Fruit Leather is a new area, not done on large scale yet. Due to this, pricing becomes an issue but soon this wont be an issue as more and more fruits like apples and many more are seen as a source to make vegan leather. Another issue here is durability. It currently doesn’t last as much as animal leather or above mentioned vegan leather. Check out the brothers discussing their journey to understand the process they use to make it.
Let’s move onto our last vegan leather and move to other topics.
Cork Leather comes from the same material used to make wine bottle stoppers. These are sourced from Portugal majorly, because it is protected under their rights.
Cork Fabric is a long lasting vegan leather product, it’s water resistant. They are made by harvesting the bark of the tree. After one time harvesting, they are not touched again for a while till it all grows back. Life of these trees vary from 80-120 years.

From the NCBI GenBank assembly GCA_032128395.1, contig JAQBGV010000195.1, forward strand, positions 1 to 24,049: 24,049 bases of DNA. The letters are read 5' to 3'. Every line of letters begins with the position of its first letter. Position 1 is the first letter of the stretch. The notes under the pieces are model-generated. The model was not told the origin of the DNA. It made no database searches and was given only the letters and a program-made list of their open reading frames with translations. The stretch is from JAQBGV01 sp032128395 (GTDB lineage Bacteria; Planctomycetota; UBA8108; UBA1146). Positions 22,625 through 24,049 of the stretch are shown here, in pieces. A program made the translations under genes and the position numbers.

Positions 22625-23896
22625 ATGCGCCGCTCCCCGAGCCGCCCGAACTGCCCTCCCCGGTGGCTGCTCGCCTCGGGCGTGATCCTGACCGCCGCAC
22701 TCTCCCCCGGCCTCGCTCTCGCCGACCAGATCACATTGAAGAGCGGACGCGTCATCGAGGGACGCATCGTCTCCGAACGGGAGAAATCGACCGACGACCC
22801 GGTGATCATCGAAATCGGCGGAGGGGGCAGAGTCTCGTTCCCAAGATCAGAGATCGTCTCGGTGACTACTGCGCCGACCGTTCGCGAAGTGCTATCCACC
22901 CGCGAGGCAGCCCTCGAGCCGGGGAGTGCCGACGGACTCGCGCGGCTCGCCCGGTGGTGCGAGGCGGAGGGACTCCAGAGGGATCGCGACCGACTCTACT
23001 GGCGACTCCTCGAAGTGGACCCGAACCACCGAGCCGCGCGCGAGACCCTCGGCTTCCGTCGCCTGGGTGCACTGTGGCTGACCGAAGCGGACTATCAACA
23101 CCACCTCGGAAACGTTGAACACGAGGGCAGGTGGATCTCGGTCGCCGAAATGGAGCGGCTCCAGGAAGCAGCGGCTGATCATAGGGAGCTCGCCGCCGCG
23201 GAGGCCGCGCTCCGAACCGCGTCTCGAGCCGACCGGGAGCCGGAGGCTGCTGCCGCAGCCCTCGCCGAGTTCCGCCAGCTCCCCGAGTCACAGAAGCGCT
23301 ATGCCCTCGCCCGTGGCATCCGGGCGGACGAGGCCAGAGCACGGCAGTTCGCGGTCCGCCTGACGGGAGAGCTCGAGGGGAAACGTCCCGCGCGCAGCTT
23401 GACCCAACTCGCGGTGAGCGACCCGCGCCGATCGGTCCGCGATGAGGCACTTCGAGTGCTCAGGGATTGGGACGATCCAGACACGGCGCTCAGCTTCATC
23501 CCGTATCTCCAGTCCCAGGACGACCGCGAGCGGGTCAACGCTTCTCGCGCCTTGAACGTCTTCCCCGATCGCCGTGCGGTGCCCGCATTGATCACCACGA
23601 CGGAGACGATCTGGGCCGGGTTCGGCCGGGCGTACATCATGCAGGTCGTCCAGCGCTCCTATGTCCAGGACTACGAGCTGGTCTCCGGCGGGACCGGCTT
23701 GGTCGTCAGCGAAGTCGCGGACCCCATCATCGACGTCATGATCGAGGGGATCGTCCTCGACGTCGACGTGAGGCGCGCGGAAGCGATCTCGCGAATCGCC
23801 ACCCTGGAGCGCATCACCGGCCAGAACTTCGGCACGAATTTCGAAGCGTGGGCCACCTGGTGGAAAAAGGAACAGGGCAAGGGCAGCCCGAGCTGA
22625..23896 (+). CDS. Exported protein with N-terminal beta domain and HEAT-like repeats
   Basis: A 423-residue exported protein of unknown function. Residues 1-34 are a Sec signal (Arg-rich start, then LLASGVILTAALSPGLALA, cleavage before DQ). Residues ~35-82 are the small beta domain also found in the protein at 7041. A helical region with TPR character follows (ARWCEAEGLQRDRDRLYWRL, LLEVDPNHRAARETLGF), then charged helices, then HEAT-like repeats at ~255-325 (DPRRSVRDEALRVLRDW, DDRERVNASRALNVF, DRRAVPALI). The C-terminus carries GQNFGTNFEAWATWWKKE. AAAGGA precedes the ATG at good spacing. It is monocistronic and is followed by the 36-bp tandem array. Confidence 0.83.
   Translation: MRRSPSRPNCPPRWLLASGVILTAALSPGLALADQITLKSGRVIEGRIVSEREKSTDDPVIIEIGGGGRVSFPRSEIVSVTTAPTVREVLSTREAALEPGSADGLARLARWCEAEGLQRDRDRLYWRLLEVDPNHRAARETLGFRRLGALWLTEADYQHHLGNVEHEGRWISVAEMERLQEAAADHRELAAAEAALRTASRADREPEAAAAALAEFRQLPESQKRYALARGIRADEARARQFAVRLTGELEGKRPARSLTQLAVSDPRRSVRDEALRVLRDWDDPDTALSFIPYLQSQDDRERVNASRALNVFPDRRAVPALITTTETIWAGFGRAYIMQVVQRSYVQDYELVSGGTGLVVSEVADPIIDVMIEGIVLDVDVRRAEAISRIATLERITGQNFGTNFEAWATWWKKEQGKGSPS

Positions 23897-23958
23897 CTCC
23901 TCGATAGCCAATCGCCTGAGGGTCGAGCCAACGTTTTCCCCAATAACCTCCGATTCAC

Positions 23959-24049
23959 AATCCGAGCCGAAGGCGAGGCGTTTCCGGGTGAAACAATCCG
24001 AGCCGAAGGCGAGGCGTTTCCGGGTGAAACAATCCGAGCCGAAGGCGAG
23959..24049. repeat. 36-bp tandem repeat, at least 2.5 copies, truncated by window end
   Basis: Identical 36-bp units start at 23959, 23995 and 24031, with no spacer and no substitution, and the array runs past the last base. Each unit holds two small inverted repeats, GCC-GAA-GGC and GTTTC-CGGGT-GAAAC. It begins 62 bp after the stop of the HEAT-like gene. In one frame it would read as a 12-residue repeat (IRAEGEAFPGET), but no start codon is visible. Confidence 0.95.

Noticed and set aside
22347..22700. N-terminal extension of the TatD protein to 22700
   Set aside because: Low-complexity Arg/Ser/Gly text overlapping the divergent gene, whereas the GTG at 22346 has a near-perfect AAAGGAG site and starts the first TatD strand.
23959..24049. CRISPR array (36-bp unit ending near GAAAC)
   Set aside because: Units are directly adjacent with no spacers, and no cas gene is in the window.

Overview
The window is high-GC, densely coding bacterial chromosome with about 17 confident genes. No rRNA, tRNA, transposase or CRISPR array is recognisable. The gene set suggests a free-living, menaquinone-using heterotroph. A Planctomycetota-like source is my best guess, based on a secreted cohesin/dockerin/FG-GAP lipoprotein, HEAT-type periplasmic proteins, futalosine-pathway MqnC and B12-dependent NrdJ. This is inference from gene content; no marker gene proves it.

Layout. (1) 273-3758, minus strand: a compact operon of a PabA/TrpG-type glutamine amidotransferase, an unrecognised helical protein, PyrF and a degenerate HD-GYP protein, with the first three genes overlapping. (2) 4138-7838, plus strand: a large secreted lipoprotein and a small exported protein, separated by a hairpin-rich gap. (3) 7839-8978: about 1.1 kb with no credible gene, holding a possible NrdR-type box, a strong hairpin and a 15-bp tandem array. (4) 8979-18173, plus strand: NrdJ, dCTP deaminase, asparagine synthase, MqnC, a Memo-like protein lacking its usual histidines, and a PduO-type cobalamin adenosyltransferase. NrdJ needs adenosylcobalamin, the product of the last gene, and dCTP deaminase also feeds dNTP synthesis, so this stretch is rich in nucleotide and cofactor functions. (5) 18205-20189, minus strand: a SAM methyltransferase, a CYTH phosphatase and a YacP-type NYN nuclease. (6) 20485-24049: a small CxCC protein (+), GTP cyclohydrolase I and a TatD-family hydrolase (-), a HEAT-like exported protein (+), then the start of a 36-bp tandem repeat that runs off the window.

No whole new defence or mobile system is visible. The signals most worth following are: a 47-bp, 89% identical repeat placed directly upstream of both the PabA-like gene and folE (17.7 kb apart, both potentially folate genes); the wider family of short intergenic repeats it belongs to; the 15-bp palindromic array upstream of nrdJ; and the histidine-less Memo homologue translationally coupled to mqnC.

Check the next 2 videos to see how to work with Cork fabric if it interests you 🙂
Cork Fabric may make a decent vegan leather alternative, which will last long, but it isn’t very elastic like the other fibers discussed above. Therefore best application of cork leather can be majorly for shoes or belts or wallet/purse. Since this process doesn’t destroy the plant/trees, they are sustainable and a green option for vegan leather generation.
Frankly speaking, when we have options coming into market where there is absence of any cruelty done to animals, people and environment, then there’s no better option to save ourselves and our environment along with it.
We have discussed just 6 sources to make vegan leahter, but there are several more in the making and this article just goes to show you the possibility of a $10 billion idea! All you need is the idea, investors will follow along as this is a very promising industry.